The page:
Interframe compression is very effective and it's scalable (we can make the frame dimensions of varying sizes (720 x 480, 1440 x 1080 etc.). The down side is that GOPs can be difficult to edit. Deconstructing the GOPs during the edit process tasks the computers to a greater degree than intraframe codecs.

If one is editing large amounts of Interframe/GOP footage, it's often best to transcode to an intraframe codec.

Chroma Sampling (a.k.a. Chroma Subsampling)

First one must understand that our video signal is not RGB but Y/Cr/Cb, which is a type of color space used in digital video and photography. RGB has too high a data rate for all but the highest end applications.

It's possible to work in true RGB, but Y/Cb/Cr, also knowns as the color difference system is much more efficient and commonly used. It uses less data and still looks good.

In the color difference or Y,Cb,Cr color space we have three components:

  • Y = luma or luminance component
  • Cb = blue difference
  • Cr = Red difference

The meaning of: 4:4:4 / 4:2:2 / 4:1:1 / 4:2:0

What do the numbers refer to? Quite simply, the ratio of luminance to chrominance samples.

  • Luma: brightness
  • Chroma: Color

The first number (4) represents the number of luminance (Y) samples. The second two numbers represent the number of samples for the two color difference signals (Cb, Cr).

4:4:4 - This means there is no chroma subsampling and can refer to uncompressed RGB. It has too high a data rate for all but the highest end applications. (Uses: Sony HDCAM SR)

4:2:2 - The two color difference components are sampled at half the sample rate of the luma component. (Uses: Digital Betacam, DVC-Pro HD, ProRes, XDCam 422, Canon MXF 422)

4:1:1 - The two color difference components are sampled at 1/4 of the luma sample. (Uses: NTSC DV, DVCAM)

4:2:0 - The two color difference components are sampled on alternate lines. Vertical color resolution is halved. (Uses: MPEG-2 sampling)

What does it all mean?

The color depth of a 4:2:2 component digital signal is twice that of a 4:1:1 signal. This means better color performance, particularly in areas such as special effects, chromakeying, alpha keying (transparencies) and computer generated graphics.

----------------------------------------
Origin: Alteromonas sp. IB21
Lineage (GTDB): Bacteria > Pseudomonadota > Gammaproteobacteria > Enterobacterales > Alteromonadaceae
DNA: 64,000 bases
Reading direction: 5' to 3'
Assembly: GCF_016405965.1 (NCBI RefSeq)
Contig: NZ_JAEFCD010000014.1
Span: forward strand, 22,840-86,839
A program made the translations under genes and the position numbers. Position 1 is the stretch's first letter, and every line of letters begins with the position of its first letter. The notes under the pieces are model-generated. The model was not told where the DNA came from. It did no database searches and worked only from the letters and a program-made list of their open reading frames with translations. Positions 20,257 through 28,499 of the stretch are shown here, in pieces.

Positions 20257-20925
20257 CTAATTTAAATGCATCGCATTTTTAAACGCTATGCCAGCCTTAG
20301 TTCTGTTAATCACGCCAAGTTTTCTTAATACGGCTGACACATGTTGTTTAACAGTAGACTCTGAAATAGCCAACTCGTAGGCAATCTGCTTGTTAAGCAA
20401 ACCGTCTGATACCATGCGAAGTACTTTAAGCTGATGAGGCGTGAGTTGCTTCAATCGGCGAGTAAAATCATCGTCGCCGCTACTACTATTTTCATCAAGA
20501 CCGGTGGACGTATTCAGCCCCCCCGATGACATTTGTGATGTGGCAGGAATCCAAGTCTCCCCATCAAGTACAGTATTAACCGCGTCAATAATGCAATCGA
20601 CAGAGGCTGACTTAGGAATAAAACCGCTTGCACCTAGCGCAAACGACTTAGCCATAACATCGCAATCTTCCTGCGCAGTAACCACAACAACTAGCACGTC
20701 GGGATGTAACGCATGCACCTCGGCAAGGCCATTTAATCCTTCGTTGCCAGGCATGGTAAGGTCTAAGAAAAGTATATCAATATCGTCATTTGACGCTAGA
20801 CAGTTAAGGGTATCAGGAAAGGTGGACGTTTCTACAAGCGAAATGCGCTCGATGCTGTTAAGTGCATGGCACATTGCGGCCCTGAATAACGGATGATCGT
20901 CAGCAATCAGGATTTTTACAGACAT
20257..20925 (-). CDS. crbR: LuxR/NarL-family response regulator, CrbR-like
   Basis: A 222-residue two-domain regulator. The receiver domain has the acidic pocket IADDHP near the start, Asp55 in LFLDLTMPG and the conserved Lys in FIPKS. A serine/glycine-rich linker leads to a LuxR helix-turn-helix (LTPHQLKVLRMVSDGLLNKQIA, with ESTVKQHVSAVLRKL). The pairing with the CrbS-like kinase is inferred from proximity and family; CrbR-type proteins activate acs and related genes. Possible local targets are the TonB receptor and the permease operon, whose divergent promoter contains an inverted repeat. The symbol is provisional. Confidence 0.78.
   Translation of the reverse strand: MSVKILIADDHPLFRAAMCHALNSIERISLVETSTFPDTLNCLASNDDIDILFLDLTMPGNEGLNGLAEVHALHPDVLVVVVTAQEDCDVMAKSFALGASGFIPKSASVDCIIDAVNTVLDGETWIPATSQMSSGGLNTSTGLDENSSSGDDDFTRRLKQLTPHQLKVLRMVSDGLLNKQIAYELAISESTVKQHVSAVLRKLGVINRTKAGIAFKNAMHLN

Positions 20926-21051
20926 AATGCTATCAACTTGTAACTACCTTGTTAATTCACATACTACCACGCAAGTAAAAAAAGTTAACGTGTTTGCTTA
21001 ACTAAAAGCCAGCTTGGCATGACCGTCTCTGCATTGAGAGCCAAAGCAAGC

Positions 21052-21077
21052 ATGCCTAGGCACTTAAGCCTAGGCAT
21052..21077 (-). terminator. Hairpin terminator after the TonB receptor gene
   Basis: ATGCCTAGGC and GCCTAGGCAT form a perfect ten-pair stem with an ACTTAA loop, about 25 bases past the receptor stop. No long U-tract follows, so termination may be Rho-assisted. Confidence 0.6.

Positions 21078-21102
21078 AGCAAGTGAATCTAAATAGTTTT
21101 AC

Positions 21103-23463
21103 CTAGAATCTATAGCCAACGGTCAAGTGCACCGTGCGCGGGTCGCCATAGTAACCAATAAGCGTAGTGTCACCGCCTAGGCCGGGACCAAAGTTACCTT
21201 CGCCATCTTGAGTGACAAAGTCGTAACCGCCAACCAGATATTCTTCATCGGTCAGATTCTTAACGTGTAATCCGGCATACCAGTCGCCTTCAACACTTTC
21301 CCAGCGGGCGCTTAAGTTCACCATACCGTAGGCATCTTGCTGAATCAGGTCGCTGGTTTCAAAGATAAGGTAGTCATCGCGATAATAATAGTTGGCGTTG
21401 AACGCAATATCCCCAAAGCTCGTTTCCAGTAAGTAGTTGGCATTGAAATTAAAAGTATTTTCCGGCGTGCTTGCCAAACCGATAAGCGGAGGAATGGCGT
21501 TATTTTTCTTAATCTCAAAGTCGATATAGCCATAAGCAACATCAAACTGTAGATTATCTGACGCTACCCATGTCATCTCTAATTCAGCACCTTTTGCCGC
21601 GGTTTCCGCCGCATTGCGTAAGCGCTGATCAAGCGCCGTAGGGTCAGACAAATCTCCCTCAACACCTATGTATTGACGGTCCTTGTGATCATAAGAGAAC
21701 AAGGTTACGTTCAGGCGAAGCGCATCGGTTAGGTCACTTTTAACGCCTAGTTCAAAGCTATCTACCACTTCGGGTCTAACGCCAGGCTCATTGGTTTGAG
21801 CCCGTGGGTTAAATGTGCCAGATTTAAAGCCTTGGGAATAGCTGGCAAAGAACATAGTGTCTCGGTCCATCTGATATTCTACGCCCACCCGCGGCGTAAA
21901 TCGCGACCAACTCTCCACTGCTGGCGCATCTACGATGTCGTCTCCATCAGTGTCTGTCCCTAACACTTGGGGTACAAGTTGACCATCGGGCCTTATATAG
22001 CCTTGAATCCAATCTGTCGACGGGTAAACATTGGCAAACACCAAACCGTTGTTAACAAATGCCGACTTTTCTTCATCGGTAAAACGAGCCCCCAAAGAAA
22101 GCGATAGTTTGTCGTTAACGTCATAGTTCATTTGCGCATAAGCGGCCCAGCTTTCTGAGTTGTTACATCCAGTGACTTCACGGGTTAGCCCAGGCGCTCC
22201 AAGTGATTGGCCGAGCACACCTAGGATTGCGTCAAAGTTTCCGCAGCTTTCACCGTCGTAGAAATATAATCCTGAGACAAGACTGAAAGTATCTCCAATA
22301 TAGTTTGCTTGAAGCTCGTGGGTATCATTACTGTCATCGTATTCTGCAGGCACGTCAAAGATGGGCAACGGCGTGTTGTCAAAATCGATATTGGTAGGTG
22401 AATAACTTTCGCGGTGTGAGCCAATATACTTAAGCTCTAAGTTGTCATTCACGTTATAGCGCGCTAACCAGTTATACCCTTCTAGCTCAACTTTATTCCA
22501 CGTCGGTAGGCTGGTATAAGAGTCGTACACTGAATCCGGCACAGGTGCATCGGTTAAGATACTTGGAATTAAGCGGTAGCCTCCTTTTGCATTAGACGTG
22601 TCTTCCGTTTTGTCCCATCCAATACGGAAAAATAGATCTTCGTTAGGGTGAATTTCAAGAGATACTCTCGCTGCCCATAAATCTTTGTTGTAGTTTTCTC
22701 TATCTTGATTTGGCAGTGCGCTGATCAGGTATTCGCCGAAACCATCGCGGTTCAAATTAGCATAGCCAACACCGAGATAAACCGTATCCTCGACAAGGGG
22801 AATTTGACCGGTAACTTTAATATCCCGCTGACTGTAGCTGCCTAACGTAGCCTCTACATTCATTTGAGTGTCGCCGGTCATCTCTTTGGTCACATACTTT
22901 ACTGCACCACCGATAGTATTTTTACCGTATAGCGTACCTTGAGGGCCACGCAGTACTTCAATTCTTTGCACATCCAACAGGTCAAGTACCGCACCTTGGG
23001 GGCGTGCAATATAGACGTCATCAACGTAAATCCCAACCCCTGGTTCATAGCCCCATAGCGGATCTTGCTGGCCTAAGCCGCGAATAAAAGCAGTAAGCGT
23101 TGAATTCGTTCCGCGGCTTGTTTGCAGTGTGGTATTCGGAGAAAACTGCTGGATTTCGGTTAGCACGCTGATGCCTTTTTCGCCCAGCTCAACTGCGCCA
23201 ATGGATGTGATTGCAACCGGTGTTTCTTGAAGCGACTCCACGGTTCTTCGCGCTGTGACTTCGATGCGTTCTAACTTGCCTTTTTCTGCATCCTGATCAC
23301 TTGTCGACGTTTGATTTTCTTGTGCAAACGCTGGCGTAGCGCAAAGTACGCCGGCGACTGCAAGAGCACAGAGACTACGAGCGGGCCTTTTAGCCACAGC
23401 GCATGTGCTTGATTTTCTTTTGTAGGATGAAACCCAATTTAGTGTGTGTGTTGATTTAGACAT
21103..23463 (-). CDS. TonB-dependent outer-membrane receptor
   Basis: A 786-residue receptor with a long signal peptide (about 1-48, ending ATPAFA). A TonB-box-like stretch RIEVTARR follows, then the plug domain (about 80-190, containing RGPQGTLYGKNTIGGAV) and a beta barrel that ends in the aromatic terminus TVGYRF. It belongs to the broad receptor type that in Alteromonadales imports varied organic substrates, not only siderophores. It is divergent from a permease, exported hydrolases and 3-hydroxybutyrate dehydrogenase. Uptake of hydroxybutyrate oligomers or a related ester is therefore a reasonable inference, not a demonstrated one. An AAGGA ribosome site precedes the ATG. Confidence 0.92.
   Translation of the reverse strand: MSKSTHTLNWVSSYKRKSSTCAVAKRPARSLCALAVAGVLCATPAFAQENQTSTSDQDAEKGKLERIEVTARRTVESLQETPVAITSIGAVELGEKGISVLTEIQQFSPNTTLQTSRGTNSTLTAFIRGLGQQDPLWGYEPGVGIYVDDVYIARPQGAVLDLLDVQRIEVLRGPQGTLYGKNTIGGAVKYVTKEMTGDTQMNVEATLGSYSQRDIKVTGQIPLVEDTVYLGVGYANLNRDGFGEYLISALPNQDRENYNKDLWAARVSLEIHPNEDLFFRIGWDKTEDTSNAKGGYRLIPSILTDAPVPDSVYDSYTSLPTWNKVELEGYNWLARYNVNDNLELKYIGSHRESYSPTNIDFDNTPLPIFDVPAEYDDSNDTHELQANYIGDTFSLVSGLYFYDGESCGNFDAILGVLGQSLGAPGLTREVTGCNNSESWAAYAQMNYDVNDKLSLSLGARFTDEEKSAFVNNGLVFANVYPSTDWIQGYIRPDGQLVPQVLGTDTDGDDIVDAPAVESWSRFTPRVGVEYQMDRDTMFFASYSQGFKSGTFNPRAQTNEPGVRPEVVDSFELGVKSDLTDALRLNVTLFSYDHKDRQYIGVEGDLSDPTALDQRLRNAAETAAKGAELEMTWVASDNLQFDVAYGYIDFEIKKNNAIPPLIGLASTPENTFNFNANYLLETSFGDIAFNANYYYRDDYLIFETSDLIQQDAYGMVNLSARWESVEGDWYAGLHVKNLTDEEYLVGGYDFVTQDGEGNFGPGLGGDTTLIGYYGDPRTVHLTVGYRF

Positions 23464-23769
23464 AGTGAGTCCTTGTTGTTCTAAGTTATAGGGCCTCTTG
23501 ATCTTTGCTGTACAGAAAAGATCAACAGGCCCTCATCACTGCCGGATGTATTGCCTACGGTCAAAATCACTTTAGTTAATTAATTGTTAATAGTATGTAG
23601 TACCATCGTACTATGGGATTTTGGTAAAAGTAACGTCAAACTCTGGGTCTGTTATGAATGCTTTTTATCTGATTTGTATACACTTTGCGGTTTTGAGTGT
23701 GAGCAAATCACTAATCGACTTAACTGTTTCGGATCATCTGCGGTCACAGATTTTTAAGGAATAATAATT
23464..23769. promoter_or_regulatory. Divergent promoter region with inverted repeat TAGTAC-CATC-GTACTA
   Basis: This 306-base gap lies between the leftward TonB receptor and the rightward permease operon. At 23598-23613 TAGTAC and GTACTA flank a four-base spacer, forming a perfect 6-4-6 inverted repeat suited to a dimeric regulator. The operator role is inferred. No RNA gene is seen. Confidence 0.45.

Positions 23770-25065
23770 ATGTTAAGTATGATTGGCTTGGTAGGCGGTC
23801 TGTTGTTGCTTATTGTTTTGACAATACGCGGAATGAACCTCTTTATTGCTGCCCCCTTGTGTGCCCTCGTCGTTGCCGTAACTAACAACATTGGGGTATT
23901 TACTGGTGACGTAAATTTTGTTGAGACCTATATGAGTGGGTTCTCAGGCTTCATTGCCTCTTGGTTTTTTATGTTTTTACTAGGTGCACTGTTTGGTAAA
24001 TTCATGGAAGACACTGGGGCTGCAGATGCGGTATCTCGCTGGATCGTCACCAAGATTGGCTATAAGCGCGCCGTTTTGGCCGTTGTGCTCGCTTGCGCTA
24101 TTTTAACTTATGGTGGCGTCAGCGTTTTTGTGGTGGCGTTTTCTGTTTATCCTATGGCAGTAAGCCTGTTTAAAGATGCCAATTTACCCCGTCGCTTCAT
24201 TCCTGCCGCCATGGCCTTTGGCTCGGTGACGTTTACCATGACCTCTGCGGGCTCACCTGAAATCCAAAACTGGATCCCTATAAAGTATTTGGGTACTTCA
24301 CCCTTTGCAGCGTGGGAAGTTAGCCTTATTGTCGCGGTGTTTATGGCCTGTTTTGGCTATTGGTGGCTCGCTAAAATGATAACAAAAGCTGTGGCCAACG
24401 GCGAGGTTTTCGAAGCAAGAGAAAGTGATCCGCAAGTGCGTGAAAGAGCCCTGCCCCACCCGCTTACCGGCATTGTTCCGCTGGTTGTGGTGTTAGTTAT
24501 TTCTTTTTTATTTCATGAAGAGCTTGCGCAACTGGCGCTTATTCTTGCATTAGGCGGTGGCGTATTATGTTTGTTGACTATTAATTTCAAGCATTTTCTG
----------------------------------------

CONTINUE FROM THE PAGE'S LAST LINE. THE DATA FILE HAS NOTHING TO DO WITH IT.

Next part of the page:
Format Conversion -----------------------------

In working with video, we often need to convert:

  • codec
  • pixel dimension
  • frame rate

Codec conversion - Converting from one codec to another is called transcoding. For example we might want to take our DSLR's H.264 footage and convert it to ProRes 4:2:2 for editing.

Pixel dimension conversion - Some cameras don't shoot in full HD pixel dimensions. For example XDCam and HDV can be captured at 1440x1080 pixels. When we bring it into our editing program, we may need to upconvert to 1920x1080 pixels. You might have 4K footage and downconvert to HD pixel dimensions of 1920x1080.

Frame rate Conversion - Theatrical projects are typically shot at 24 fps. In order to air on broadcast TV, they need to be converted to 60i or 30 fps. Changing the frame rate can be problematic as we are temporally altering the footage.

To convert film to video, we can use a telecine.

Telecine has two meanings: 1: a piece of hardware containing a film projector sequenced with a video capture system. 2: the process of converting film to video.

To convert 24p to 60i we typically use a 3:2 Pulldown. (Though it is possible to use a 2:3 or a 2:2:2:4 pulldown.) Note how 4 (24fps) frames are converted to 5 interlaced frames (30 fps) in the diagram below.

3-2 Pulldown

The problem with converting film frames to fields, is that some video frames have fields from two different film frames. If you think about it you'll see that this can present all types of problems.

Additional reading:

Dedicated Signal Monitoring

Professional editors used to have to spend $5,000-$10,000 for dedicated monitoring gear. Now it can be had for about $700 (+ the price of a PC) with Black Magic Design's Ultrascope. There are two versions: a PCI card version and a dongle which you can use with a laptop in the field. The display looks like this:


It provides:

  • RGB Parade
  • waveform monitor
  • vectorscope
  • histogram
  • audio levels & spectrum
  • video monitor
  • error logging

Error logging is an interesting and useful feature. Essentially you can turn on the logging, start playing your footage, and go to lunch (let the entire program play and be logged). It records the errors and the exact time they happened.

Jim's Portable Edit Setup:

When I'm traveling light and need to edit, I rely on my MacBook Pro with a 2nd monitor. To monitor my video I use a small 7" monitor- the ikan D7w (pictured below). The reason I use this one is that it's got a built-in waveform monitor, and vectorscope. It has both HDMI and HD-SDI loop-through inputs and is large enough to provide critical info for focusing but small enough that it can be attached to a camera. 

The ikan D7w Field monitor:

ikan D7w image

Premiere lets you add additional monitors. Once one is plugged in go to Premiere Preferences / Playback. You'll want to check the box under "video device" next to your monitor.